New Year expectations of General Secretaries
As we head for yet another Sinhala and Hindu New Year, the Sunday
Observer spoke to the General Secretary of the United People's Freedom
Alliance (UPFA), Minister Susil Premajayanth and his vis-a-vis from the
United National Party, Parliamentarian Tissa Attanayake to share their
New Year thoughts - views on current political developments and future
Q: Do you think Sri Lanka, as a country has achieved its
targets during the past year?
S.P: Our first priority has been national security. Our brave forces
have achieved many victories in East, completely liberating towns in
Trincomalee and Batticaloa districts. Despite all battles, our economy
has shown a sound 7.4 percent growth. Infrastructure development
projects are on. Norochcholai and Upper Kotmale power generation
projects and the Weerawila Airport project have been launched.
President's visit to China has helped to find finances for the
Hambantota harbour project.
T.A: No, I don't think so. Since the last Sinhala New Year to this
New Year, people?s expectations have not been fulfilled. People expected
a better living standard and a safe environment to live freely. There
are allegations on human rights violations under a war atmosphere.
Q: What steps should the Government take or plan to take to reduce
the cost of living?
S.P: It's a two-way mechanism of increasing people's income as well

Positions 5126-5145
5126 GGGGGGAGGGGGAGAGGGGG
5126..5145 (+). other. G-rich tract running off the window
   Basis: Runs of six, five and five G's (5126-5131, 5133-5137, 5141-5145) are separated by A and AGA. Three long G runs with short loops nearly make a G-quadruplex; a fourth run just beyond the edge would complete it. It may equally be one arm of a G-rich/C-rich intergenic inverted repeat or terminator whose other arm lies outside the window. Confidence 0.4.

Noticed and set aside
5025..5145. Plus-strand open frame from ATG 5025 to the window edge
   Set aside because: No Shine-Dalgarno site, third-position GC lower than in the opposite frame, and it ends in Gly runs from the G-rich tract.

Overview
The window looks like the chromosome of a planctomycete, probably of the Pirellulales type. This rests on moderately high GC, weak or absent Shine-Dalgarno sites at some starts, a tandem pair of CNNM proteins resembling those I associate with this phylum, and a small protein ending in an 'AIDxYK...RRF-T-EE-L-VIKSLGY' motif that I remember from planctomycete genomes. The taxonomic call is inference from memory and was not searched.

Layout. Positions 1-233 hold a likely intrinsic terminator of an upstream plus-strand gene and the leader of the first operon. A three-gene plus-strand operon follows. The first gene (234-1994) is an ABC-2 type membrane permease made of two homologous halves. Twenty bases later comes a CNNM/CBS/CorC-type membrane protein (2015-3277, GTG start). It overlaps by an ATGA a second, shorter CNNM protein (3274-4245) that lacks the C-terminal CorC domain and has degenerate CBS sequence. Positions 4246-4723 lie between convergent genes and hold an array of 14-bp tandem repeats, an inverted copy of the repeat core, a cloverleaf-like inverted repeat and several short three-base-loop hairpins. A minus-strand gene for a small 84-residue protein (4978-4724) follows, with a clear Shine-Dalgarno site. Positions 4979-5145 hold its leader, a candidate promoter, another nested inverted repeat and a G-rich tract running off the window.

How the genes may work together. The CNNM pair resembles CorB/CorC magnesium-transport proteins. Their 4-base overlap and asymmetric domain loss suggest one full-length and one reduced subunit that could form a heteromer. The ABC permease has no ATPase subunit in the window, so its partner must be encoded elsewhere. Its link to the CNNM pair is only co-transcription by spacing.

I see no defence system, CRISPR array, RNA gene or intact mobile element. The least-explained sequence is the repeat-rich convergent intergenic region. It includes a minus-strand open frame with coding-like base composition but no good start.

as production. Salaries of over one million government servants were
increased by 70 percent last year and the final phase is being paid from
this year. Under the graduate employment program, we found jobs to all
unemployed graduates up to 2004. 8,000 more who graduated recently would
be given jobs this year. We found more foreign jobs under state
patronage. Unemployment was reduced to 6.5 percent. Stock markets
recorded highest ever levels and more foreign investors came here. In a
bid to reduce the cost of living, prices of 14 essential items have been
slashed under a price control structure.
T.A: The latest Central Bank report said there is a 7.4 percent
economic growth. But we do not feel it is a realistic and practical
figure. People are not enjoying the benefits, though they claim such a
good growth rate. Cost of living is going up. We are a country which
mainly depends on imports. But when the Rupee is depreciating fast, how
could we face the challenge? We need strict discipline and big
Q: How do you assess the performances of our security forces in the
nation?s drive to eliminate terrorism?
S.P: When President Mahinda Rajapaksa took over, everything was in a
mess. He had to make several important moves to strengthen our security
mechanism, rebuild our intelligence. Under his able leadership, we
implemented several welfare measures to families of security forces
personnel, build houses for them. Our forces fought bravely to eliminate
terrorism and liberate the East.
T.A: We have to defeat terrorism. We all agree on that irrespective
of our political affiliations. But at the same time, we should find a
lasting political solution to the North East problem. Sri Lanka gained
several military victories and we all salute our heroes in the security
forces for those great feats. But the NE problem should be balanced. We
have been facing a war for more than two decades. It makes a big impact